In times of global instability, defense stocks are typically good bets for investors.
However, when the U.S. is flirting with a default on its debt, it’s the opposite.
That’s because defense contractors working on projects for the military need government funding.
If Congress fails to reach an agreement to raise the $31.4 trillion debt ceiling, the risk of these defense companies not getting paid on their government contracts is massive.
(In case you missed it: I provided a primer on the debt ceiling last week. You can read that essay here.)
On Friday, Chad showed you how he used our Green Zone Power Ratings system to look up two defense stocks on his shortlist amid this debt ceiling debacle.
I’m going to run with that idea and dive deep into one stock that would get crushed by a debt default.
Defense Relies on the Government
As I pointed out in my essay last week, the U.S. government is dangerously close to reaching the limit of debt it can issue to pay its bills.
If that happens … and some suggest it could be as soon as June 1 … the Treasury Department will have to be selective with who it chooses to pay.
And certain sectors will suffer more than others.
The defense sector is extremely reliant on government funds to operate:
As you can see from the chart above, U.S. defense spending will increase 225% from 2000 to 2028.
Aside from salaries for soldiers and federal employees, a bulk of that money goes to defense contractors providing goods and services for our troops.
If the government can’t pay its bills, our troops will still get paid, but those contractors won’t.
It will be devastating to a lot of American companies … like the one I’m highlighting today.
Debt Default Would Hammer TGI Stock
Triumph Group Inc. (NYSE: TGI) is an American company specializing in components such as fuel systems, hydraulics and gears for commercial and military aircraft.
It employs more than 4,800 across 28 locations in eight countries. And TGI works with major defense contractors like Lockheed Martin (NYSE: LMT) and Boeing (NYSE: BA).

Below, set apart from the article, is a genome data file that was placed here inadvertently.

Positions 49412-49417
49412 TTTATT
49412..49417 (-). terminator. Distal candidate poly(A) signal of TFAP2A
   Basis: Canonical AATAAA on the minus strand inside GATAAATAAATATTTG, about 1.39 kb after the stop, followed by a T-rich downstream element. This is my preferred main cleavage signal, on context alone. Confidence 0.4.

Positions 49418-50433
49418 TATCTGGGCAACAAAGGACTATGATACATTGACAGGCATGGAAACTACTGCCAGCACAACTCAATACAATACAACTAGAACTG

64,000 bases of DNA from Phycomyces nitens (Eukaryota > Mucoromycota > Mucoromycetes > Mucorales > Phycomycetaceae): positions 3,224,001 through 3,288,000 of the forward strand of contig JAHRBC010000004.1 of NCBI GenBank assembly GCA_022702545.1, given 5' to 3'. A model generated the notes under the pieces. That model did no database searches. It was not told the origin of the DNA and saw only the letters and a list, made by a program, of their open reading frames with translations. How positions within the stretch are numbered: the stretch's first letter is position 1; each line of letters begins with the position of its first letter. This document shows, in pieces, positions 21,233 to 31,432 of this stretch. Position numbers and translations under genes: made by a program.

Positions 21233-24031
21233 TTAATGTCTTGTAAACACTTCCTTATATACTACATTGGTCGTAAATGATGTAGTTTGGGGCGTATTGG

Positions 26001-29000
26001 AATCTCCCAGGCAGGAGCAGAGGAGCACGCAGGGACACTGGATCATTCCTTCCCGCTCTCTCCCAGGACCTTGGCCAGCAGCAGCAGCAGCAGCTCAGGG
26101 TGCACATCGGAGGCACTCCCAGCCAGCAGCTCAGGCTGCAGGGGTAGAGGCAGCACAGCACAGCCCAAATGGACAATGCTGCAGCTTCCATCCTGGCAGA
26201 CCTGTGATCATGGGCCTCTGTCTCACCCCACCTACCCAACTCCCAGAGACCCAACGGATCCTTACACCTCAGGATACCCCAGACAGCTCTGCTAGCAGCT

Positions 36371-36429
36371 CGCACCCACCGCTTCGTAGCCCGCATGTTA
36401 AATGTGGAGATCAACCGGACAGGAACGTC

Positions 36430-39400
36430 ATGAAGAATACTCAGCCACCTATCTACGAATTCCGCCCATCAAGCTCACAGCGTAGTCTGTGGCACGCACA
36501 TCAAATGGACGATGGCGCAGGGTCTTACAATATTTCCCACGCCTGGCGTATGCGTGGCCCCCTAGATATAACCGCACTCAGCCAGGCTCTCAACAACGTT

But Triumph’s stock is in a bad spot…
TGI rates a “High-Risk” 16 on our proprietary Green Zone Power Ratings system. It means we expect the stock to significantly underperform the broader market over the next 12 months.
It scores no higher than “Neutral” on any of our six metrics.
While its aerospace and defense counterparts have seen decent stock price gains over the last 12 months, TGI has struggled:
Over the last year, TGI stock has dropped 45%. Its peers are averaging a 12.2% gain over the same time.
The stock rallied in early 2022 … gaining almost 63% during the start of Russia’s military offensive into Ukraine.
But TGI pared all those gains back and continues trending lower. That shows why it rates a 34 on momentum and a 4 on volatility in our system.
Adam recently talked about using the volatility factor to avoid the worst of the worst in the stock market. And TGI shows you exactly why.
Bottom line: If the U.S. government can’t find a compromise to raise the debt ceiling in the coming weeks, stocks that rely on government funds face an uncertain future.
And our Green Zone Power Ratings system tells us TGI is already in a tough spot before that happens.
As the government barrels toward X-day — the day when the debt ceiling is reached and the U.S. can no longer pay its bills — companies like TGI are staring at the prospect of losing millions in government revenue.
Those two points make TGI a stock you want to avoid in your portfolio.
Until next time…
Matt Clark, CMSA®
Chief Research Analyst, Money & Markets